Whether it’s missed connections, spontaneous changes of plan, or random encounters, rolling with the punches is the key to enjoying the experience of solo travel. Our daily lives revolve so heavily around routine, so accepting the unexpected is difficult. But one of the benefits of traveling by yourself is that you will develop the capacity to weather the uncertainty that comes with not having familiarity to fall back on. At the very least, you’ll end up with great stories from your journey.
Pushing Yourself… Or Not
Traveling alone isn’t all about self-discovery. While you’ll have many days when you have to push yourself to meet new people and find new experiences, you’ll also have the opportunity to simply slack off and spend an occasional day by yourself.
Not having a group or companion to consider when making plans can be liberating in the sense that your time is wholly your own. You might spend a day exploring back streets, or delving into a creative endeavor that you’ve never tried before, or finding a quiet bench from which you can people-watch for hours — your possibilities are defined only by your ambition.
When I took a solo trip through Southeast Asia, for instance, I realized that I actually had time to write. I devoted entire afternoons to simply scrawling down whatever stray thought or observation popped into my mind. It came to be a therapeutic exercise and one that I’m entirely glad I began to this day. Having that time to myself allowed me to rummage through my thoughts like never before. Conversely, I would also spend days lazing around in bed, a glorious activity (or lack thereof) that requires time for reflection, relaxation, and, as is often the case when traveling, recovery.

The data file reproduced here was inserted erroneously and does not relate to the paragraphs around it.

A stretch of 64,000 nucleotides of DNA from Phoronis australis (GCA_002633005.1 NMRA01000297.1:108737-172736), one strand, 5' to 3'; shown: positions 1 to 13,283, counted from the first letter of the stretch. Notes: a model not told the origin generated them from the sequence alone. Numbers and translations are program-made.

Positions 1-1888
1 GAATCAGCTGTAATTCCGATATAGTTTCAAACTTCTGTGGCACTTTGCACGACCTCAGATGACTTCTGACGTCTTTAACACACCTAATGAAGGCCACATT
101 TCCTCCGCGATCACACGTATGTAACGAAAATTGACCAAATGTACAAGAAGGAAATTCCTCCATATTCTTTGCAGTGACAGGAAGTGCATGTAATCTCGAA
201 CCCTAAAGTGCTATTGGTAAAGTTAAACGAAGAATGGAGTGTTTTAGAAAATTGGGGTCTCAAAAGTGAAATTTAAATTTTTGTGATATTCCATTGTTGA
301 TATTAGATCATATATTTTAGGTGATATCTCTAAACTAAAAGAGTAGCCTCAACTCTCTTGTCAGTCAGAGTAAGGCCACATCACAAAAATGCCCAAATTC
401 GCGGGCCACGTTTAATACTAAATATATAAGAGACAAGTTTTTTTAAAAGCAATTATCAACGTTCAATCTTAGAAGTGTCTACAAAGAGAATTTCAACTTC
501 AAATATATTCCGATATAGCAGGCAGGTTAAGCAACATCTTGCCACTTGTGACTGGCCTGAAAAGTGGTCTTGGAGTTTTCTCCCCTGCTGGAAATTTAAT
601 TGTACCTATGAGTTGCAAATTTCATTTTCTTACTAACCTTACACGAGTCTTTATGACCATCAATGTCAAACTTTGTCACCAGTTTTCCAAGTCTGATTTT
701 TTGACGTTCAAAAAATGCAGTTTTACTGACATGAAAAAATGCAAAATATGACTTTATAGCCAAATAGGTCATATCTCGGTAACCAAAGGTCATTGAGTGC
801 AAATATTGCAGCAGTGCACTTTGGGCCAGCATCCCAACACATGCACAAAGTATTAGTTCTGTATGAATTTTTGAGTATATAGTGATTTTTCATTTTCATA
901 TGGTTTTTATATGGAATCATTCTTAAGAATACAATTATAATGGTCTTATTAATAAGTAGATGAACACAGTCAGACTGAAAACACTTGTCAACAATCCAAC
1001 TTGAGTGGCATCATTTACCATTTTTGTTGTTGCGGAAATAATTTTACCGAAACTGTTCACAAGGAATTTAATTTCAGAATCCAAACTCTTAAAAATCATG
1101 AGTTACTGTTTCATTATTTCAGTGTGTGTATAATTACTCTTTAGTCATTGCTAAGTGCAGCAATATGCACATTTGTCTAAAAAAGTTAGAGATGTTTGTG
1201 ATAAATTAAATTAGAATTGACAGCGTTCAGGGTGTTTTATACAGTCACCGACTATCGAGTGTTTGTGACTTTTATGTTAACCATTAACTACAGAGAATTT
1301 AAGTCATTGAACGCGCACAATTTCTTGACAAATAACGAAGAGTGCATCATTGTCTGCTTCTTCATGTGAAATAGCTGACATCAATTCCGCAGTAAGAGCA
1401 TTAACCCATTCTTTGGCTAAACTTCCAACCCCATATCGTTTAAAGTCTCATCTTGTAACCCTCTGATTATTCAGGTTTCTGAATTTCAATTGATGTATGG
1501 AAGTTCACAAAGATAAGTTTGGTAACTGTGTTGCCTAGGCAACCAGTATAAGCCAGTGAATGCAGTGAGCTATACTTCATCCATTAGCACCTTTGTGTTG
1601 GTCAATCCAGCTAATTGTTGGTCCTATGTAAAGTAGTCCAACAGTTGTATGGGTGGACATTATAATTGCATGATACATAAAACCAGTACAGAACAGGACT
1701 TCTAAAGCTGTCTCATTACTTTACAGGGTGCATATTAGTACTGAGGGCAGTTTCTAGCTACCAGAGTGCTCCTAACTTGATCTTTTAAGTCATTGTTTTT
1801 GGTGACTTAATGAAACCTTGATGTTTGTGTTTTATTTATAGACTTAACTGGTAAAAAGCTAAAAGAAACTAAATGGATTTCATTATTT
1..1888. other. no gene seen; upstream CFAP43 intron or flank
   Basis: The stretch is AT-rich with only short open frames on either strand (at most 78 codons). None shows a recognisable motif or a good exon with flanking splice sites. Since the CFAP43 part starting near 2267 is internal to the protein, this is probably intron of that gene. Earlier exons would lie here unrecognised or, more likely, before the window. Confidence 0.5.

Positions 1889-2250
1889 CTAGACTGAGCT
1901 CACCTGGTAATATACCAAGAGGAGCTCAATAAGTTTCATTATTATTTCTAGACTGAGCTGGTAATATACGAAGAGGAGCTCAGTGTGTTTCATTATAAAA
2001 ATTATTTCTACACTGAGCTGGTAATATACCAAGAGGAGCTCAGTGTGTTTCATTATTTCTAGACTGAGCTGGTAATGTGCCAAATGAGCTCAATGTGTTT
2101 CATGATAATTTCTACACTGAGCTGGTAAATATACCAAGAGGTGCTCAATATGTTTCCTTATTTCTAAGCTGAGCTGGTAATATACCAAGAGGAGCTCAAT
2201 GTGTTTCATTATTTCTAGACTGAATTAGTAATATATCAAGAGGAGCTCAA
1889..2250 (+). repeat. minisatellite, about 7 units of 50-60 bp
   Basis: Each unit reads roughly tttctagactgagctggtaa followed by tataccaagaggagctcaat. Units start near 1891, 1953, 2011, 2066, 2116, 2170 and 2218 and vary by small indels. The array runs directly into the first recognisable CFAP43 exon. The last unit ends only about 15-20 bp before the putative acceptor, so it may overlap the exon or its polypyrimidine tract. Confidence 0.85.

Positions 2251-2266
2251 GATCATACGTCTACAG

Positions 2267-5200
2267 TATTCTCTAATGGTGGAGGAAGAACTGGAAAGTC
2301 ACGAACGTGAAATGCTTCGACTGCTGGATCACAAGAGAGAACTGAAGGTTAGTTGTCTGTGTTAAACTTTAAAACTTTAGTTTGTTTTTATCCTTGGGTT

When traveling by yourself, you’re the only person who can take initiative. Should you want to go somewhere or partake in an activity, you might find that being on your own, rather than in a group, will make you all the more approachable. Groups of people that know each other well enough to journey together can often be less receptive to newcomers as they throw around inside jokes and past memories. Without familiar faces to depend on for banter, you’ll learn to put yourself out there and meet people on your own terms. Also, rather than having the attention of other people and groups distributed among your friends, you will be the sole focus of the people you come to meet.
During a trip around Thailand, I met a friendly group of Canadian travelers who, after a few drinks, started discussing their travel plans and invited me to join them on their way to Ko Lanta on the southwestern side of the peninsula. A quick image search of Ko Lanta’s pristine beaches was all the convincing I needed. I spent three days in their company, and once it was time for them to move on with their trip, I was so enamored with the peace of the area that I remained for another four days. My direction was entirely up to me and, for the while, I was content to stay put.
Taking time to indulge the side of you that can sleep in late or read a good book for hours on end does wonders for your peace of mind. With nobody to hold you to a schedule, it can be positive to spend time by yourself. Learning to be selfish in this way will help you understand that you’re master of your own keep.
So, when planning your next voyage away from home, consider making it a solo one. While it may seem daunting to venture into the unknown alone, you may find your journey to be even more fulfilling. It may be scary, and you may feel out of your depth at times, but persevere and you’ll discover the world in new light. The paths you walk are yours and yours alone.